SARAJEVO – SARAJEVO, Bosnia-With the arrival of cold and foggy winter weather amid the pandemic, eastern Europe is facing an extra respiratory health hazard — air pollution.
Countries such as Bosnia and Serbia in the Balkans, and even European Union nations Poland and Croatia, traditionally report high levels of dangerous pollution from heating in winter months.
The United Nations has warned in previous years that people in all major cities across the Western Balkans face alarming levels of air pollution that are reducing their life expectancies. This year, the problem is coupled with the soaring COVID-19 infections.
Thousands of new cases have been reported daily in most countries in the region. Hospitals are practically full and many departments treating other diseases or chronic ailments have been converted to COVID-19 wards, bringing the health systems in the former Communist-run nations near breaking-point.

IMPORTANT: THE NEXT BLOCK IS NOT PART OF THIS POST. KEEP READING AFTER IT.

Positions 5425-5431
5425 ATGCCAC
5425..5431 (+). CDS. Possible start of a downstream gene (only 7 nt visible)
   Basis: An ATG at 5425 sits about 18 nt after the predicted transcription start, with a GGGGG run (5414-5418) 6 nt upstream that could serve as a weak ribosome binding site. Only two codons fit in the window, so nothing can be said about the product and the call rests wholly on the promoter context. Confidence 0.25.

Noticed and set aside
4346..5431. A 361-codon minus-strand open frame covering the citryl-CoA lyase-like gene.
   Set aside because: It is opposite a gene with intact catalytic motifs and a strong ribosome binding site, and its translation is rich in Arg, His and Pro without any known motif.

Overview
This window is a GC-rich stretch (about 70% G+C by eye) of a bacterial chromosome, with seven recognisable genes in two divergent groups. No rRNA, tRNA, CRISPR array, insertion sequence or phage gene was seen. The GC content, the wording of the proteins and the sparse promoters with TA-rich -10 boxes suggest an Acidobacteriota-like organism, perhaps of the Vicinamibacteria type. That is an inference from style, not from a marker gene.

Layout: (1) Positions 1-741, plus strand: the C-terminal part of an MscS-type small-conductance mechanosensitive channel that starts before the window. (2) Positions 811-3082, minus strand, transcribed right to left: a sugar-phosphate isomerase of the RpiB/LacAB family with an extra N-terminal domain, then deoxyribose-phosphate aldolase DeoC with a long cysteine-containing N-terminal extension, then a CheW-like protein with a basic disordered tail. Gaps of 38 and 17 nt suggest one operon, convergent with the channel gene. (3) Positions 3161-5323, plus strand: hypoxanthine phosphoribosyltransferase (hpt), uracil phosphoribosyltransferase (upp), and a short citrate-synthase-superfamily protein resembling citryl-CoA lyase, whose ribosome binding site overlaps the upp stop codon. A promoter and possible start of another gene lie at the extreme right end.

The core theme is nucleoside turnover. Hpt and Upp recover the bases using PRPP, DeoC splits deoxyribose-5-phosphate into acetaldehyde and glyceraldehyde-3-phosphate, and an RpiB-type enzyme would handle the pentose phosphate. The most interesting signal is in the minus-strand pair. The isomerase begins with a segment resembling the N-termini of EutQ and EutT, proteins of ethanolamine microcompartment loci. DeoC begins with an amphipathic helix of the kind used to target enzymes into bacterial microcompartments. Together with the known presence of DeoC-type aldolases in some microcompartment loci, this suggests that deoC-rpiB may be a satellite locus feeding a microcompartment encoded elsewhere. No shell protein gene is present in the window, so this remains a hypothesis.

“We have this pressure from two sides now, one (from the virus) and another from polluted air,” said Igor Spaic, a resident of Bosnia's capital Sarajevo, which is one of the most polluted cities in Europe.
“Smog is dangerous for children and corona is dangerous for older people ... there is great pressure on people and their lives today here,” Spaic added.
Sarajevo on Thursday was enveloped in thick smog as authorities warned high-risk groups to reduce activity and told schools to keep children inside.
Dirty air is a chronic problem in Sarajevo which is nestled in a narrow valley surrounded by mountains, and has few anti-pollution measures in place. The city has some 270,000 residents in the central zone and 413,000 in the wider area.